Theatre Students Have Instrumental Role in Welcoming Incoming Longhorns

Thousands of incoming freshmen and transfer students are preparing for their first days as Longhorns, a time filled with excitement and anxiety even without the backdrop of a global pandemic. In a typical year, they’d be counting down the days to UT Orientation, when stepping on campus signifies the beginning of their college journey. This year is different. This year, the first step on their college journey is through a computer screen. Luckily, thanks to a collaboration with Theatre and Dance students Andrea L. Hart, Anna Skidis Vargs and Zoey Crow, these incoming Longhorns get to experience the energy of The University of Texas at Austin, despite being unable to attend orientation on the 40 Acres.

Every year for UT Orientation, New Student Services collaborates with the Department of Theatre and Dance to create performances that introduce incoming students to important aspects of campus life. This year, M.F.A. in Directing candidates Anna Skidis Vargas and Andrea L. Hart were tasked with writing and directing shows for orientation, complete with projection designs by M.F.A. in Design and Technology candidate Zoey Crow. These performances, located on campus, are some of the first moments that immerse incoming freshmen in the world of UT. With orientation being presented online, the shows that Hart, Vargas and Crow were developing became even more essential to welcoming incoming students since they wouldn’t have the historic Hogg Memorial Auditorium or the winding sidewalks to greet them.

Orientation Advisors posing through Zoom

Actors for Hart’s campus safety video.

According to New Student Services coordinator Emmy Edwards, Hart, Vargas and Crow were up for the challenge. Edwards worked with Hart on this year’s campus safety video, which Hart wrote and directed for a cast of orientation advisors (OA’s). Edwards noted that, “Her direction and writing process was collaborative, innovative and incredibly adaptable, not only to the insights of our students but also to our remote learning experience.” Hart worked with the OA’s, most of whom had little to no acting experience, helping them with line delivery and recording over Zoom. She collaborated with her cast to find fun and meaningful ways to communicate important information to their online audience.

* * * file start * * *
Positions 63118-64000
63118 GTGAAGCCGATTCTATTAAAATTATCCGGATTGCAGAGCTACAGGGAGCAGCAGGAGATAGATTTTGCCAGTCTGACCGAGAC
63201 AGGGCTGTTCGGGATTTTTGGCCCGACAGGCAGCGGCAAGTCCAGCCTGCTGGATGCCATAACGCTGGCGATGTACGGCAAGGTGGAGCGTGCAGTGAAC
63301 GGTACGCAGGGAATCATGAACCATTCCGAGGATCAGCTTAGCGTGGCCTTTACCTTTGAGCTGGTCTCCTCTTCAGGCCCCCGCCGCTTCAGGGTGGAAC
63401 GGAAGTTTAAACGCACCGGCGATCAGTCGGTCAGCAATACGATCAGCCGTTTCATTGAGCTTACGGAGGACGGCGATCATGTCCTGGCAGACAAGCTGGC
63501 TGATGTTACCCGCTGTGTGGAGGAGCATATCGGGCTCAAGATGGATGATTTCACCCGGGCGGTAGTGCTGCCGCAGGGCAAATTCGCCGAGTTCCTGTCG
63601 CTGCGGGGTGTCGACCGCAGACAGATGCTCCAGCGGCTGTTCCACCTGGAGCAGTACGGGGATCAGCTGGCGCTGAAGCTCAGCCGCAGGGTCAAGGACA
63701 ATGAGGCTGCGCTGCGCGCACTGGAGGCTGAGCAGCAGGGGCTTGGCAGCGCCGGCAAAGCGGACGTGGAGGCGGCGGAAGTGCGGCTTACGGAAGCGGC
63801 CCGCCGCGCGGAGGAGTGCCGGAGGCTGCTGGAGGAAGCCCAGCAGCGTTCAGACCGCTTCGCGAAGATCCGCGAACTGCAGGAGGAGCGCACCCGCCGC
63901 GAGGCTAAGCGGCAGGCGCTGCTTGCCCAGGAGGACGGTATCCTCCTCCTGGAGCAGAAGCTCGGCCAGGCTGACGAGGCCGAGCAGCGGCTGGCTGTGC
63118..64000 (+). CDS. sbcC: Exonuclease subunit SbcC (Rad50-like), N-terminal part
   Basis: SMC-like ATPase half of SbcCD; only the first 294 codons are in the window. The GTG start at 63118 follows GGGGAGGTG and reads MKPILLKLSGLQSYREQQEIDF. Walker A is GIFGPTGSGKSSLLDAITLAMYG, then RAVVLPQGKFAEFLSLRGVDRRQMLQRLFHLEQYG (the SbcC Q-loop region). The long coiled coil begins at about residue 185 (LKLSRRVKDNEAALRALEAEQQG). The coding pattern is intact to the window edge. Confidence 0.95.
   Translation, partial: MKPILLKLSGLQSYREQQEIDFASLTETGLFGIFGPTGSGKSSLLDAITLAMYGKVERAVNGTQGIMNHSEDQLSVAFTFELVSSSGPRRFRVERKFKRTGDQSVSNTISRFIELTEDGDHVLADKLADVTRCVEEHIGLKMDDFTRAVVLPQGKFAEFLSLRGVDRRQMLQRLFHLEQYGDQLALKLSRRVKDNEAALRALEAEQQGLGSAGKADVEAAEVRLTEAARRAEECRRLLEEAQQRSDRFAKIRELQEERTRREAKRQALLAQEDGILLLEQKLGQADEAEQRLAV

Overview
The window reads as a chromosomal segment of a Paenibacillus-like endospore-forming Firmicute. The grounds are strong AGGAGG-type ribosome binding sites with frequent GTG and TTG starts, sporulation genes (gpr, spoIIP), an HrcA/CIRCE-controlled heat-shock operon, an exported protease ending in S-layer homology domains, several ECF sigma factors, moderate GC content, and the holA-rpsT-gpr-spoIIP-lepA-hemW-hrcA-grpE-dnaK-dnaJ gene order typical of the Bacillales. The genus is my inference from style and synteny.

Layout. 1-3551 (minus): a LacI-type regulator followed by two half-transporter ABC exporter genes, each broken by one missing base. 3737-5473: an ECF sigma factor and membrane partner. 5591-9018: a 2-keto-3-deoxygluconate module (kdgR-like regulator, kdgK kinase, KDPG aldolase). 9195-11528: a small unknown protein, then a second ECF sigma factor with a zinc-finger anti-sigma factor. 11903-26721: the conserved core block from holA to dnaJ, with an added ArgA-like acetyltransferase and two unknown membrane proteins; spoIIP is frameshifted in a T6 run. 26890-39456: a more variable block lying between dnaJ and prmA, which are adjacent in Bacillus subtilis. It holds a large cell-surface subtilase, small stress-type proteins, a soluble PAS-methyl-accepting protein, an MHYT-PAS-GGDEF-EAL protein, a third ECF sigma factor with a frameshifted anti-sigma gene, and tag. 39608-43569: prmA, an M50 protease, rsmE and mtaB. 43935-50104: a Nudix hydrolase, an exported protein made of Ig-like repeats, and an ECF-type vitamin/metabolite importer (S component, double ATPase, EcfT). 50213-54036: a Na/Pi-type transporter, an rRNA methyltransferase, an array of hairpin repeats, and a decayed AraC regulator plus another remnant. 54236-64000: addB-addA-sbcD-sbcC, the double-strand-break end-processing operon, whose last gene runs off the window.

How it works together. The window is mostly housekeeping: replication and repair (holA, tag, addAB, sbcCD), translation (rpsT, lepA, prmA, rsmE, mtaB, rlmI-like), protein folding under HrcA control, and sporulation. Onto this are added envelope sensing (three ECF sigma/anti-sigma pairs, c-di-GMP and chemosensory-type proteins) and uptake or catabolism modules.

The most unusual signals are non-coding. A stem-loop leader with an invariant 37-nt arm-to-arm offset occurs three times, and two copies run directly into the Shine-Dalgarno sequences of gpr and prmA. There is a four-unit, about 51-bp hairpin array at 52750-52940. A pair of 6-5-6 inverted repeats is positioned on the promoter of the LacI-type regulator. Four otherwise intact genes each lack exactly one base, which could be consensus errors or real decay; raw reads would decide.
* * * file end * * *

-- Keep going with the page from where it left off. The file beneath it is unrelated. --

Vargas also worked with a cast of OA’s, setting the stage for orientation with the opening session performance, entitled “The Longhorn State of Mind.” She wrote the script in collaboration with her cast to engage incoming students during their first session of orientation. OA and UTeach Theatre major Indya McKnight, one of her actors, shared that Vargas “worked with each of [the OA’s] individually over Zoom, reading through the script and coaching us on our lines to ensure we had some great content.” Vargas let each OA’s personality influence their performance and even their backgrounds, encouraging them to create “Longhorn Corners” in their rooms for the recording.

Without a theatre to perform in, Crow also had to adapt to new tasks. Unable to provide projection designs for these online shows, she took over video editing, working with both Vargas and Hart to piece their respective recordings together. She also designed eye-catching animations for the opening session performance. Crow, Hart and Vargas worked together to create content that would keep incoming students, watching through their screens, interested in what was being communicated to them.

“It was moving to see how the arts provided us such an adaptable medium to reach and support our incoming students. Beyond that, the mastery with which the artists, our directors as well as our video designers, created work that not only met the needs of remote learning but that was truly excellent,” shared Edwards. Hart, Vargas and Crow dedicated hours of thoughtful work towards making sure that, though orientation wouldn’t be on campus, incoming students would get a taste of life as a Longhorn, preparing them for the amazing years yet to come.